A mudslide in rain-soaked Mexico has killed at least three people, including two children, the government-run news agency said Wednesday.
Kenyon, who left Manchester United in 2003 to join the London club, will depart at the end of October but will continue to represent Chelsea in various capacities, including committee roles with UEFA. Kenyon told the club’s official Web site: “I intend to take a little time off before considering what I do next but I am certain I have at least one major challenge left in me.” He continued: “I am extremely proud of my time at Chelsea and of the friendships I have forged with everyone here. “I have been in football for 15 years and I can say with great certainty and pleasure the experience at Chelsea is one of the best I have had. “When I joined Chelsea it was an incredible challenge and together with all the staff, the players, the board and Roman, I think we have really built a club, in a relatively short space of time, that can be in the forefront of European football for many years to come. That is a major achievement. “I am also delighted that our relationship is not ending and I can continue to make a contribution to keeping Chelsea in that position and to go back to visit friends.”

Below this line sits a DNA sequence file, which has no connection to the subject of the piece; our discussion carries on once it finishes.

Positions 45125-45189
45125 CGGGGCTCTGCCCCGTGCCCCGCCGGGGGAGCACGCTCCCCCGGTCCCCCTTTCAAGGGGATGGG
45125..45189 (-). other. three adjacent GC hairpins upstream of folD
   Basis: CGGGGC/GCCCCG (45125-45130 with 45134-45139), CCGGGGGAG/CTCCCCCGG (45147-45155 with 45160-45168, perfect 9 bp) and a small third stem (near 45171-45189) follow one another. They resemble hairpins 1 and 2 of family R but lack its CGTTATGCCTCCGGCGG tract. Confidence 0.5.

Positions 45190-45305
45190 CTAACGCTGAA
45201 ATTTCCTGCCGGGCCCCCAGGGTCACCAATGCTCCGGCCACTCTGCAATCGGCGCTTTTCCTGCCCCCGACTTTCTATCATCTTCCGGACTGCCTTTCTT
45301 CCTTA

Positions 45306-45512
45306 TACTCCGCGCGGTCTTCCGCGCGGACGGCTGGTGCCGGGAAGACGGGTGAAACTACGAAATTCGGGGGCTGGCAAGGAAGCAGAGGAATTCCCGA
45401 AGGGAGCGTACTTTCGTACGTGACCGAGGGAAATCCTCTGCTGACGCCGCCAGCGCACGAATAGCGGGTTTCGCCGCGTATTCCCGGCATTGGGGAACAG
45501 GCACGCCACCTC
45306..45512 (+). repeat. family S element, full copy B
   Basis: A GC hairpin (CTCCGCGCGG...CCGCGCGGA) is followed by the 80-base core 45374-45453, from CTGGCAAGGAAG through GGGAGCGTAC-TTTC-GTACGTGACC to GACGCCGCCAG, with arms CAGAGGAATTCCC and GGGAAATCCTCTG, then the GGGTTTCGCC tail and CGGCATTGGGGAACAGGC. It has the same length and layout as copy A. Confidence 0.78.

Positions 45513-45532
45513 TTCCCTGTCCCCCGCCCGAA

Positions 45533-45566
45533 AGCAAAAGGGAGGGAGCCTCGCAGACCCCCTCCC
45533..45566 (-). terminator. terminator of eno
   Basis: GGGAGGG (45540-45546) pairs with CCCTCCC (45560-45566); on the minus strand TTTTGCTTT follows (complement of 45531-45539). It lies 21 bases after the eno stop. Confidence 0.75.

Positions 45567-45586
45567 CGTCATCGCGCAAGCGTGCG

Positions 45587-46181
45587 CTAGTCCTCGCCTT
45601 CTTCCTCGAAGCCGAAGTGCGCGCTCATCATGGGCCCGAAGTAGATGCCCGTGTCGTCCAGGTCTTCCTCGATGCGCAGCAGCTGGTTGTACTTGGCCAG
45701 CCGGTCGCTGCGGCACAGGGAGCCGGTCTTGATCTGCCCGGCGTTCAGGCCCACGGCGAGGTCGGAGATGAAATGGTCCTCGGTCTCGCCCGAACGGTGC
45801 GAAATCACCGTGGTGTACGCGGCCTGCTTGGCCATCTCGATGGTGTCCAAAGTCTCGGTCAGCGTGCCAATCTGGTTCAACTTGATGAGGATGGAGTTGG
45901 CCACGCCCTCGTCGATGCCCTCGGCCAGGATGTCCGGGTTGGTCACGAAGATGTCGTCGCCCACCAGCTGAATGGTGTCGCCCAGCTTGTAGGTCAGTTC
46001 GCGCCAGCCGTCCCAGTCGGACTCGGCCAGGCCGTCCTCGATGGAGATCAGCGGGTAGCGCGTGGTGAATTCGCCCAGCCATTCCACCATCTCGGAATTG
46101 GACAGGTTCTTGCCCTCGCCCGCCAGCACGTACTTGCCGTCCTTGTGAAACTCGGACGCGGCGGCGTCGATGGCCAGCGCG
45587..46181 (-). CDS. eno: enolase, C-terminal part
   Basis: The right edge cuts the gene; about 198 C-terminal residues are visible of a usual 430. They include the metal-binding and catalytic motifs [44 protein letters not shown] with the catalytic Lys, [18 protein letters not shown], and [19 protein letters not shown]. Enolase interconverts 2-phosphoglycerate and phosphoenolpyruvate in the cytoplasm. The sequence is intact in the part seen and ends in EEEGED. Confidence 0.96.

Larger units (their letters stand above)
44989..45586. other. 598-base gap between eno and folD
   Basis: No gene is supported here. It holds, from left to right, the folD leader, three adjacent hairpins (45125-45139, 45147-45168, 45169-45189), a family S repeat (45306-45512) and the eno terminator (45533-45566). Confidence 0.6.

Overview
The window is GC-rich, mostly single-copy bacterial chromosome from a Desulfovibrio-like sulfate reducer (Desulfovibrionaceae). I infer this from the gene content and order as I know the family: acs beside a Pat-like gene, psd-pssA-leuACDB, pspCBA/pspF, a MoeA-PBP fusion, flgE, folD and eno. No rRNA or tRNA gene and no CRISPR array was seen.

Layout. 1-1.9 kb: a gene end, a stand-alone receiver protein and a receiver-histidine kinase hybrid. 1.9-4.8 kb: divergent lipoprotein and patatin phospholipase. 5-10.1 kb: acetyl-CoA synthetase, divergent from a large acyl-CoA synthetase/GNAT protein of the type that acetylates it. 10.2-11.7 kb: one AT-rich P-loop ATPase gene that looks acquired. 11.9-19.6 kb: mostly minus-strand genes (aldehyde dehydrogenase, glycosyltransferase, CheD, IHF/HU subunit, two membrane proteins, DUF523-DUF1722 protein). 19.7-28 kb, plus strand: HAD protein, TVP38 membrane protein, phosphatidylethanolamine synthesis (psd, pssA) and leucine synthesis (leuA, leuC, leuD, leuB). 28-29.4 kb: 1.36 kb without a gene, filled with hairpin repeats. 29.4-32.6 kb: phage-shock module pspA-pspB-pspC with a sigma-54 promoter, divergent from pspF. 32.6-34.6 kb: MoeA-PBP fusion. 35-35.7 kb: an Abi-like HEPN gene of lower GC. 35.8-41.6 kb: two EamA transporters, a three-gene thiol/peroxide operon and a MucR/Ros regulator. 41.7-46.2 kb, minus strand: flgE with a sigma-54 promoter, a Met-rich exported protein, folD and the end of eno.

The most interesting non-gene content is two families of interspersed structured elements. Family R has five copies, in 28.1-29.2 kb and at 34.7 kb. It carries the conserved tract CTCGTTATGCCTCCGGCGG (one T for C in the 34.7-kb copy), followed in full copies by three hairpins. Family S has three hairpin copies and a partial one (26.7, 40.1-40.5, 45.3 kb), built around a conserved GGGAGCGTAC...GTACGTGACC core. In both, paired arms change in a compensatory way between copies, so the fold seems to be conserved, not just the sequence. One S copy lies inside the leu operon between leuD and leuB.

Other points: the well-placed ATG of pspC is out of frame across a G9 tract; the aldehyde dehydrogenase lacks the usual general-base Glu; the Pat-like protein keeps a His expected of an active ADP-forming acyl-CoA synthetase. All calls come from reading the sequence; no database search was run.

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Kenyon, who had to go on ‘gardening leave’ between leaving United and officially taking up his Chelsea role in early 2004, has been a key public figure in the club’s off-the-field transformation. Under owner Roman Abramovich, Kenyon took charge of the business side of the club, with Chelsea having a long-term project of becoming one of the world’s most successful and best supported clubs, as well as being profitable. Chelsea have been Premier League champions twice since Kenyon’s arrival, with Jose Mourinho behind both title triumphs, and they also reached the 2008 Champions League final. Speculation that he would leave Stamford Bridge began earlier this summer, and reports linked him with Manchester City following the Abu Dhabi takeover at Eastlands. Chelsea chairman Bruce Buck said: “Peter has done a fantastic job for Chelsea in the last five-and-a-half years and has been absolutely central to the success on and off the field we have had during that time. “Without his football knowledge and business acumen Chelsea would not be where we are today. “Everyone at Chelsea thanks him for that contribution and although he will not be with us on a permanent basis he will have an important role to play as a non-executive director and in the various roles he holds in European football bodies. “When Peter first joined us we knew we were recruiting a top executive from business generally, not just football. With that always came a certain inevitability he would eventually want to seek a new challenge and I am sure that is what he will do.”